Recently I have tried to speed the queries against our MySQL db that we import data into our elasticubes with. I have been adjusting the ODBC settings for the DSN we set up against our database. The ODBC gui available via the data source administrator panel in windows server is a quick way to manipulate most of the available functionality and settings of the driver.
As a brief overview we have been running custom MySQL queries using the ODBC driver because our average build imports ~5-7 million rows as aggregate keys and it is not possible or efficient to achieve the aggregation we need by using a MySQL dump. These 5-7 million rows account for 3 days worth of data in an 180 day cube and we use the sliding window functionality to delete and replace the last 3 days to keep builds and report downtime to under 5 minutes. Full builds are not an option for us because the data required to support our reporting needs is on the order of 350MM rows and 75GB. We delete the last 3 days because we have constant and unpredictable upserts on certain tables in our database (in this case our sales table) and aggregating our counts by buyer and country as a key keeps the number of rows around 5-7 as opposed to around 25 MM. Finally due to constant updates and inserts on these types of tables and they are often locked by virtue of INNODB.
We recently ran into a few road blocks regarding table locks that were slowing the build process to around 2 hours for a 5 million row query that normally takes 3 minutes. I wanted to share some of the settings that have enabled me to overcome an overloaded database and allowed me to regain 5 minute build times for millions of rows on an overburdened server.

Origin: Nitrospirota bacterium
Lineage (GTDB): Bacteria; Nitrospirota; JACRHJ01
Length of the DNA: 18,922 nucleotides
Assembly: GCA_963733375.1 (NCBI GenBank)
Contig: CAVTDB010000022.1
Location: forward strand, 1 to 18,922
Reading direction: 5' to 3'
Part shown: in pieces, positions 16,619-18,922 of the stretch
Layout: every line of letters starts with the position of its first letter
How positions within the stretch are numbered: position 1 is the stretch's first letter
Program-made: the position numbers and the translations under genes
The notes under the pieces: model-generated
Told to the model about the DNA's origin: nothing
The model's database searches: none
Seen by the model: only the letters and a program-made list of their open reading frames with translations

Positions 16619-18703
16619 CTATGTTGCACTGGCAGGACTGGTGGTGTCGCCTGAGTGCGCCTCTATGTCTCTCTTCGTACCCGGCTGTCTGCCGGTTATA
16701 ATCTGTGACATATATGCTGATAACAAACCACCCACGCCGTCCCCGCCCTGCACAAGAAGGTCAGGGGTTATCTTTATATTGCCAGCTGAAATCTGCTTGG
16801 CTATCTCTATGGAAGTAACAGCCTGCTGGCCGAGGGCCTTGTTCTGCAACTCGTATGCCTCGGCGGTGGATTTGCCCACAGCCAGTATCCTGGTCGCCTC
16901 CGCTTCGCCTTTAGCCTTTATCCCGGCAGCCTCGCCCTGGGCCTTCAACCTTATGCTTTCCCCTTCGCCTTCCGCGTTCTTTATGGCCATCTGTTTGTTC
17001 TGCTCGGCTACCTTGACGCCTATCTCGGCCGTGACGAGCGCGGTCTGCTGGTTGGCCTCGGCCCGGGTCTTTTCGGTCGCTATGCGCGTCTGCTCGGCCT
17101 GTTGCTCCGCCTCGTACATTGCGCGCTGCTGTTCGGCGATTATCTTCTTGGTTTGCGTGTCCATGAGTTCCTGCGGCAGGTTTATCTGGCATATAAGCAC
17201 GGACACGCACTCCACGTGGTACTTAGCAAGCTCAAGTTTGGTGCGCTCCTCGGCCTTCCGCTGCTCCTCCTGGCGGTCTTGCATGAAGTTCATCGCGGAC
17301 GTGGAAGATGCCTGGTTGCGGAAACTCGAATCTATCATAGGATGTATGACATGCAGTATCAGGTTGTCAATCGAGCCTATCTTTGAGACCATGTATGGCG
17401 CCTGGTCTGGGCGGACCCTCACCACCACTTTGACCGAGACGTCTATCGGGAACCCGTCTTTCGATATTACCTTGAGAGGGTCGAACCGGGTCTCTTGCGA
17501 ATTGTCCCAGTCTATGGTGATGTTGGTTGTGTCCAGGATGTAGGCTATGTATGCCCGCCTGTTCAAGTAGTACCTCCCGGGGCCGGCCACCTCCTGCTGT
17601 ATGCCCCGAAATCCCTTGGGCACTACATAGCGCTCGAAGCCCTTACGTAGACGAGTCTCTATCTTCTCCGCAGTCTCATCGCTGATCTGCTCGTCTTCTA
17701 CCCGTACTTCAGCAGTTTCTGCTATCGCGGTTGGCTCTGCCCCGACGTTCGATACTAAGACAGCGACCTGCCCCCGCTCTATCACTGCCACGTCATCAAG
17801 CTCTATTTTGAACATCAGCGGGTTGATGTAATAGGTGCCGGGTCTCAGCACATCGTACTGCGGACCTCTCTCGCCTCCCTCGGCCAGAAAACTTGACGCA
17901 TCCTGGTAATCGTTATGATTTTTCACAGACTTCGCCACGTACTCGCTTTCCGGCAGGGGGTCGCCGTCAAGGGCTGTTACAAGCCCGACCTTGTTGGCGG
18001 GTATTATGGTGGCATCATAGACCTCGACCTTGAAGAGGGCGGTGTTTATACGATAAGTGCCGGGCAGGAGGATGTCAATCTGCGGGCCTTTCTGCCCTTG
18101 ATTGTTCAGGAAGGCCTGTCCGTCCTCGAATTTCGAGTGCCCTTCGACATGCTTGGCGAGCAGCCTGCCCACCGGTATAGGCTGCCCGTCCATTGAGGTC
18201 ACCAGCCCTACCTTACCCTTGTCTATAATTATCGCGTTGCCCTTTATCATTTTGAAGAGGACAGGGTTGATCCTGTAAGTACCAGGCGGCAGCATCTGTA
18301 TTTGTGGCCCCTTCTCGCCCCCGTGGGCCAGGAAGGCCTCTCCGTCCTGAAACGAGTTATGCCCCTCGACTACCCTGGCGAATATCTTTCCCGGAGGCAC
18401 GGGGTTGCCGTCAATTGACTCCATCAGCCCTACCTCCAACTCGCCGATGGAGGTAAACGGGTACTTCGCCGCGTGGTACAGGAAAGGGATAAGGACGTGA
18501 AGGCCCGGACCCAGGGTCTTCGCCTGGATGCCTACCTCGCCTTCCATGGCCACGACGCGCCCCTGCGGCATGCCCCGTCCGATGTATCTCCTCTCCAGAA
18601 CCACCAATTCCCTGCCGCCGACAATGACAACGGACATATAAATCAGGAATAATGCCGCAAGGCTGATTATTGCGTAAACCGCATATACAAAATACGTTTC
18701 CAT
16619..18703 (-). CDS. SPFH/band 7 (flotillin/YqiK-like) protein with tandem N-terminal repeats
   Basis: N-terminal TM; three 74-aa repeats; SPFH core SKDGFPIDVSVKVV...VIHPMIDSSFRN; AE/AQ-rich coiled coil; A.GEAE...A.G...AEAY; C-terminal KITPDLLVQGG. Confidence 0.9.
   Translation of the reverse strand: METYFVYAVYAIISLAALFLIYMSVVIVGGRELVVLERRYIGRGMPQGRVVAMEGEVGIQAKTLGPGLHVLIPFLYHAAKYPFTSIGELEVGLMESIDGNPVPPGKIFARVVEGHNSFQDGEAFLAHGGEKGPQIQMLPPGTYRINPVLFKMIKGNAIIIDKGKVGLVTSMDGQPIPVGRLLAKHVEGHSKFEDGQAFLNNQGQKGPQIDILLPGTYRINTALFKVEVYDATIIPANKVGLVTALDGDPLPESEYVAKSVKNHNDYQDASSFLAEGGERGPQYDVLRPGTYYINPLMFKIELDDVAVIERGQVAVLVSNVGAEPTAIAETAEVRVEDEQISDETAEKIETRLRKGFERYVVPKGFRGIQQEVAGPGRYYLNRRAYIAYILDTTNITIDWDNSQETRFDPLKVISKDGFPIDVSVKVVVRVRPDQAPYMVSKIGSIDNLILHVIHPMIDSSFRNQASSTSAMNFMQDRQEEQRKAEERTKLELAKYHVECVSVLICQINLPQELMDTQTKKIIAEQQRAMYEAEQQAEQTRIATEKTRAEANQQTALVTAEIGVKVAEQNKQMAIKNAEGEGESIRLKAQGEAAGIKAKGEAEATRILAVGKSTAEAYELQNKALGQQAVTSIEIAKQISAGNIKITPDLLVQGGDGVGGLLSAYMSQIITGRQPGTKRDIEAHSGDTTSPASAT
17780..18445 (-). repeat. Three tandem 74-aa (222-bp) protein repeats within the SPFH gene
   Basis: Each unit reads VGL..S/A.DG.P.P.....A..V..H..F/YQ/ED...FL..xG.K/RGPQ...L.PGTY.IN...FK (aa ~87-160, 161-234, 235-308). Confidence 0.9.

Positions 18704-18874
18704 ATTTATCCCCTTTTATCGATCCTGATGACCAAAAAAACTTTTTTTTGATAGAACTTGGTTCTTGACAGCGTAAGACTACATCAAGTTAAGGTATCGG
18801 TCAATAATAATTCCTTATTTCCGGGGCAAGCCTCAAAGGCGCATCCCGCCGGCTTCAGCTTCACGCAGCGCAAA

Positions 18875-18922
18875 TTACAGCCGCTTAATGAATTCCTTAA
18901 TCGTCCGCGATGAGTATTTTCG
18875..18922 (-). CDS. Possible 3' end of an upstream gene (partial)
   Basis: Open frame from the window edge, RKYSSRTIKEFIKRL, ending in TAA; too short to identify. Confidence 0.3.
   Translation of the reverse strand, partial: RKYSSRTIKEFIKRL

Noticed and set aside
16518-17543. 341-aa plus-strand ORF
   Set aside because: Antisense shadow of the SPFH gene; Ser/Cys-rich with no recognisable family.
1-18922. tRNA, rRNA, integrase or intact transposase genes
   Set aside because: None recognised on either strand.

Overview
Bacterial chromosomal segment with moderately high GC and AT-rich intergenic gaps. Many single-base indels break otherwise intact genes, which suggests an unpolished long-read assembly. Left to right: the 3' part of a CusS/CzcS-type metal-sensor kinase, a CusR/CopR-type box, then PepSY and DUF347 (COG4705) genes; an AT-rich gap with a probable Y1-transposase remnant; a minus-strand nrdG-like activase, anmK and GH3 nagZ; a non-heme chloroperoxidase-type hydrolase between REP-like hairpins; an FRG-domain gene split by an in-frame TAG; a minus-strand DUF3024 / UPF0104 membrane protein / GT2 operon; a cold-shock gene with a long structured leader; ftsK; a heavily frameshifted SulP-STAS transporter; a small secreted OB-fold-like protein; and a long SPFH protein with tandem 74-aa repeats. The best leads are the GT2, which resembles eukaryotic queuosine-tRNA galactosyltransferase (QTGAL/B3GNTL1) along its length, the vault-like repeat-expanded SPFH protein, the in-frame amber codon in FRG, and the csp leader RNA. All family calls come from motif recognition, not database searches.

First If you have configured the DSN with default settings (see our server specs below) the driver is most likely caching the results and not allowing the elasticube build process to add the data to the cube as it is sent. To turn this off use the "Don't cache results for forward-only cursors" checkbox under the cursors/results tab (nocache.png).
As for the table locks, we decided that since we are rebuilding the data every 4 hours that we do not care about transactional integrity for our queries against our larger tables and thus defaulting our queries to Read uncommitted is optimal for us. To do this we have included an initial statement in our driver:
SET SESSION TRANSACTION ISOLATION LEVEL READ UNCOMMITTED ;
This works beautifully on the larger queries in combination with compression support (connection.png).
So finally I ask if anyone else has experimented with these settings to speed query performance and if there are additional settings that would benefit us?
Driver version: MySQL ODNC 5.2 ANSI Driver
Windows Version: Windows Server 2008 R2 Enterprise Version 6.1.7601 Service Pack 1 Build 7601
2 x Processor Intel(R) Xeon(R) CPU E5-2640 0 @ 2.50GHz, 2500 Mhz, 6 Core(s), 12 Logical Processor(s)
Installed Ram: 192 GB
SiSense Version: 4.4.7700.7 64 Bit Long Index Version